National curriculum content
- Add and subtract numbers mentally, including:
- A three-digit number and ones
- A three-digit number and tens
- A three-digit number and hundreds
- Add and subtract numbers with up to three digits, using formal written methods of columnar addition and subtraction
- Estimate the answer to a calculation and use inverse operations to check answers
- Solve problems, including missing number problems, using number facts, place value, and more complex addition and subtraction
- Apply number bonds within 10
- Add and subtract 1s
- Add and subtract 10s
- Add and subtract 100s
- Spot the pattern
- Add 1s across a 10
- Add 10s across a 100
- Subtract 1s across a 10
- Subtract 10s across a 100
- Make connections
- Add two numbers (no exchange)
- Subtract two numbers (no exchange)
- Add two numbers (across a 10)
- Add two numbers (across a 100)
- Subtract two numbers (across a 10)
- Subtract two numbers (across a 100)
- Add 2-digit and 3-digit numbers
- Subtract a 2-digit number from a 3-digit number
- Complements to 100
- Estimate answers
- Inverse operations
- Make decisions
What we want children to know
- Recognise patterns when we add and subtract 1, 10 and 100
- Know and understand place value and that ten ones are the same as one ten
- Learn that we can only hold single digits in each column, anything over must be exchanged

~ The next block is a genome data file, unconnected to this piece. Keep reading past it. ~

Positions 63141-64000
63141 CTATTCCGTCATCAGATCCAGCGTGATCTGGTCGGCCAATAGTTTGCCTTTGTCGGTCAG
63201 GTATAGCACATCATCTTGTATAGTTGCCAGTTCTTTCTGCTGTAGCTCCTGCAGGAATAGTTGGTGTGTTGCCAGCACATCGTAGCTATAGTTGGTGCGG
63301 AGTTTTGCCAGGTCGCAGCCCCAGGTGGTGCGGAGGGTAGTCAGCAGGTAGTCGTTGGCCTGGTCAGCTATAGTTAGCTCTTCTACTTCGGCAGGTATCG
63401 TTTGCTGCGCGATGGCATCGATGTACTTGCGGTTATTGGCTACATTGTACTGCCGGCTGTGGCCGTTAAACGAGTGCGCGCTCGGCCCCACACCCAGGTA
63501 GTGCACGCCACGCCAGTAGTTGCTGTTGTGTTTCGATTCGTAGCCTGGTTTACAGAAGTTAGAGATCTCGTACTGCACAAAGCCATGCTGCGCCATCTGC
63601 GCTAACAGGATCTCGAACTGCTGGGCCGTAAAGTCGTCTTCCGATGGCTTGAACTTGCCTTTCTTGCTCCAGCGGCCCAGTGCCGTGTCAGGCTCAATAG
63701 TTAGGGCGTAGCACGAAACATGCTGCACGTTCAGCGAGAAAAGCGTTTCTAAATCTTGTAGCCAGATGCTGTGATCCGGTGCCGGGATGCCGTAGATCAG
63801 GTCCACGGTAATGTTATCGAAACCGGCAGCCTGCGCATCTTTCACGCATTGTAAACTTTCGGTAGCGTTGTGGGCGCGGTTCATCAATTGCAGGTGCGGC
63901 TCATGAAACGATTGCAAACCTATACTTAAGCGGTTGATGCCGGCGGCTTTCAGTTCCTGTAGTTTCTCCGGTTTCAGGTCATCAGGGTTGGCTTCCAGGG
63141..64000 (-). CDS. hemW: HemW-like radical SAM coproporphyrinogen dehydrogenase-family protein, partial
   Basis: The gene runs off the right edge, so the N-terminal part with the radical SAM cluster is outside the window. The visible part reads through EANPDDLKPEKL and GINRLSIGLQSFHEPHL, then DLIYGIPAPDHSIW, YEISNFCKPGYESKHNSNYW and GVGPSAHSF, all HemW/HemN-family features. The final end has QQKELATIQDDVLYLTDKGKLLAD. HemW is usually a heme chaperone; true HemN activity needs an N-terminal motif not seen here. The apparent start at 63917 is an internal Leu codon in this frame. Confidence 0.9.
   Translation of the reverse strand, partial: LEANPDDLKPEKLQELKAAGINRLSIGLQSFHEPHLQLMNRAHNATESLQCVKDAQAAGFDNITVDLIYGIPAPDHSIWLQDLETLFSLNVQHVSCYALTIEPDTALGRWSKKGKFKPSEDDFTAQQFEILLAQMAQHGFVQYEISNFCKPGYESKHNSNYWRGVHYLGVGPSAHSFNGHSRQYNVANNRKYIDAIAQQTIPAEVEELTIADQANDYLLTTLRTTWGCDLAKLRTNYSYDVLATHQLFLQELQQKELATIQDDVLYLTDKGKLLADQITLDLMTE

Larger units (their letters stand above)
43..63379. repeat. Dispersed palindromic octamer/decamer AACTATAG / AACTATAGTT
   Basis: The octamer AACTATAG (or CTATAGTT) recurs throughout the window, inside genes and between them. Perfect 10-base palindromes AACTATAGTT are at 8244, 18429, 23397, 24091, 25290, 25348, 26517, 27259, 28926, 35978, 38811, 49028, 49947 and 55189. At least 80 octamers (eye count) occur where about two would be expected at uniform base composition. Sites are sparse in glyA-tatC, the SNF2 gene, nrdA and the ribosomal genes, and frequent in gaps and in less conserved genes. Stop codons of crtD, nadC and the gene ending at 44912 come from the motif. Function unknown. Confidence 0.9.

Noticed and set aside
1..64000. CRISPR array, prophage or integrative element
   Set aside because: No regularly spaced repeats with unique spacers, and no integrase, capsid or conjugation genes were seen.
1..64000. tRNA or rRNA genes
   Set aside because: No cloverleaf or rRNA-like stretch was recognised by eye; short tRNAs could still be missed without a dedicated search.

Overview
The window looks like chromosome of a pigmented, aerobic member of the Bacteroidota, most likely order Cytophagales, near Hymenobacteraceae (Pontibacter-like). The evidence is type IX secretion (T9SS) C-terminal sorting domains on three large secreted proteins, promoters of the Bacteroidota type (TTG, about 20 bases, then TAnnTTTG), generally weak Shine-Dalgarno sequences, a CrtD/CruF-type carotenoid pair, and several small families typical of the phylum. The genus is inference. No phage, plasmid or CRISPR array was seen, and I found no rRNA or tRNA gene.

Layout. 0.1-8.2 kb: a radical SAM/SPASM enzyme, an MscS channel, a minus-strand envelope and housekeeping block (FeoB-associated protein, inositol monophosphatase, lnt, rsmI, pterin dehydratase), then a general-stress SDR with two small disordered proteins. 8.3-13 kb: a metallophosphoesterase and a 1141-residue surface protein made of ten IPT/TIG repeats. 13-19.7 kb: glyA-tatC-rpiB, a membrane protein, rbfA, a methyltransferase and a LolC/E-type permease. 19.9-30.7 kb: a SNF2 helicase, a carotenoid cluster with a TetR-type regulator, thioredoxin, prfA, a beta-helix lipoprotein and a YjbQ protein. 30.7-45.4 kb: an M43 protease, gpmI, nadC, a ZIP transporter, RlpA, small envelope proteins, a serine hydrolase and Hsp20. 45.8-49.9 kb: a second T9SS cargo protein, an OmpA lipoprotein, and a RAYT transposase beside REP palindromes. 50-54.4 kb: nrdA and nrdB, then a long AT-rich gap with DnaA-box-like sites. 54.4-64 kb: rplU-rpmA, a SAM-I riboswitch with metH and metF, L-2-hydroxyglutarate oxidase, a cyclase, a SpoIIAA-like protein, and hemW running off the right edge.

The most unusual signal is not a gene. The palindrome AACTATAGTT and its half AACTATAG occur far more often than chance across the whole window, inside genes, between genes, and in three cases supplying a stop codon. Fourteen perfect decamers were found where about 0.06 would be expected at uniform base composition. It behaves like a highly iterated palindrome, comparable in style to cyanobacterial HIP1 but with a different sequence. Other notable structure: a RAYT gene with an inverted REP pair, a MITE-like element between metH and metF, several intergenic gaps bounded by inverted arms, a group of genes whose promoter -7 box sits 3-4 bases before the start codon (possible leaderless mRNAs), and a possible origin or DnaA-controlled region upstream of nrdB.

- Partition two-digit numbers in order to add and subtract from them
- Show addition and subtraction using different representations such as Base 10, arrows cards and place value charts
- Use their knowledge of inverse to work out missing number problems
- Use the column method, when appropriate, to solve addition and subtraction calculations
- Develop flexibility and be able to select the most effective method
- Check how reasonable their answers are and refer to ‘near numbers’
- Explore ways of checking to see if an answer is reasonable
What skills we want children to develop
Use knowledge to solve Reasoning and Problem Solving questions such as:
True or False?
Are these number sentences true or false?
E.g. 597 _ 7 = 614 804 – 70 = 744 768 + 140 = 909
Explain your reasons.
_ _ + _ _ + _ _
The total is 201. Each missing digit is either a 9 or a 1. Write in the missing digits.
Is there only one way of doing this or lots of ways? Convince me.
Always, Sometimes, Never:
Is it always, sometimes, never true that if you subtract a multiple of 10 from any number the ones digit of that number stays the same.
- How many different ways can you represent 200 + 300?
- Using Base 10, can you partition your numbers?
- How many tens can we add to 352 without exchanging?
- How many ones do we need to exchange for one ten?
- What do you notice when we add and subtract 100s from a 3-digit number?
- Do we need to write a zero in the hundreds column when there are no hundreds left?
- Can you draw a picture of this representation?